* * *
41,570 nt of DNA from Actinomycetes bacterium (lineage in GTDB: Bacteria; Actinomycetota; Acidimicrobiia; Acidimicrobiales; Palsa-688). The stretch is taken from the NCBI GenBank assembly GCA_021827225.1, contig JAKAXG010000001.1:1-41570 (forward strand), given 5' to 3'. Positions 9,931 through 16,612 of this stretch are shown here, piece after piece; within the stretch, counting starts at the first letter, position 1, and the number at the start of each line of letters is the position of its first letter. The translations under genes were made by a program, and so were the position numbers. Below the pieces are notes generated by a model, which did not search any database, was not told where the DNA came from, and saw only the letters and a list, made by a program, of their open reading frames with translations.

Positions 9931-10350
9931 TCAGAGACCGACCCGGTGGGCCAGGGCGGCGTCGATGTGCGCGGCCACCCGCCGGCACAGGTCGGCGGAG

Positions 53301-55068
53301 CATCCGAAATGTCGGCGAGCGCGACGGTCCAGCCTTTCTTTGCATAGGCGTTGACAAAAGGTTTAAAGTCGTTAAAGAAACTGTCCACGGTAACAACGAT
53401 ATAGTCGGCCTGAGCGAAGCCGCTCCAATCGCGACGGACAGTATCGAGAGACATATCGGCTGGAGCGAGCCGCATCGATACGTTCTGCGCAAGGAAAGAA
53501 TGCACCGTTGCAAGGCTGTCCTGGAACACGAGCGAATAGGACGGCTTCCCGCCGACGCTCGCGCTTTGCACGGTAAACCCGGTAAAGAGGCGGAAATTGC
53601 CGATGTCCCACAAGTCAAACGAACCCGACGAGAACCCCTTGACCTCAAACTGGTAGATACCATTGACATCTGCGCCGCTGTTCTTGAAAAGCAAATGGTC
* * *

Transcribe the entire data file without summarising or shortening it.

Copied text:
41,570 nt of DNA from Actinomycetes bacterium (lineage in GTDB: Bacteria; Actinomycetota; Acidimicrobiia; Acidimicrobiales; Palsa-688). The stretch is taken from the NCBI GenBank assembly GCA_021827225.1, contig JAKAXG010000001.1:1-41570 (forward strand), given 5' to 3'. Positions 9,931 through 16,612 of this stretch are shown here, piece after piece; within the stretch, counting starts at the first letter, position 1, and the number at the start of each line of letters is the position of its first letter. The translations under genes were made by a program, and so were the position numbers. Below the pieces are notes generated by a model, which did not search any database, was not told where the DNA came from, and saw only the letters and a list, made by a program, of their open reading frames with translations.

Positions 9931-10350
9931 TCAGAGACCGACCCGGTGGGCCAGGGCGGCGTCGATGTGCGCGGCCACCCGCCGGCACAGGTCGGCGGAG

Positions 53301-55068
53301 CATCCGAAATGTCGGCGAGCGCGACGGTCCAGCCTTTCTTTGCATAGGCGTTGACAAAAGGTTTAAAGTCGTTAAAGAAACTGTCCACGGTAACAACGAT
53401 ATAGTCGGCCTGAGCGAAGCCGCTCCAATCGCGACGGACAGTATCGAGAGACATATCGGCTGGAGCGAGCCGCATCGATACGTTCTGCGCAAGGAAAGAA
53501 TGCACCGTTGCAAGGCTGTCCTGGAACACGAGCGAATAGGACGGCTTCCCGCCGACGCTCGCGCTTTGCACGGTAAACCCGGTAAAGAGGCGGAAATTGC
53601 CGATGTCCCACAAGTCAAACGAACCCGACGAGAACCCCTTGACCTCAAACTGGTAGATACCATTGACATCTGCGCCGCTGTTCTTGAAAAGCAAATGGTC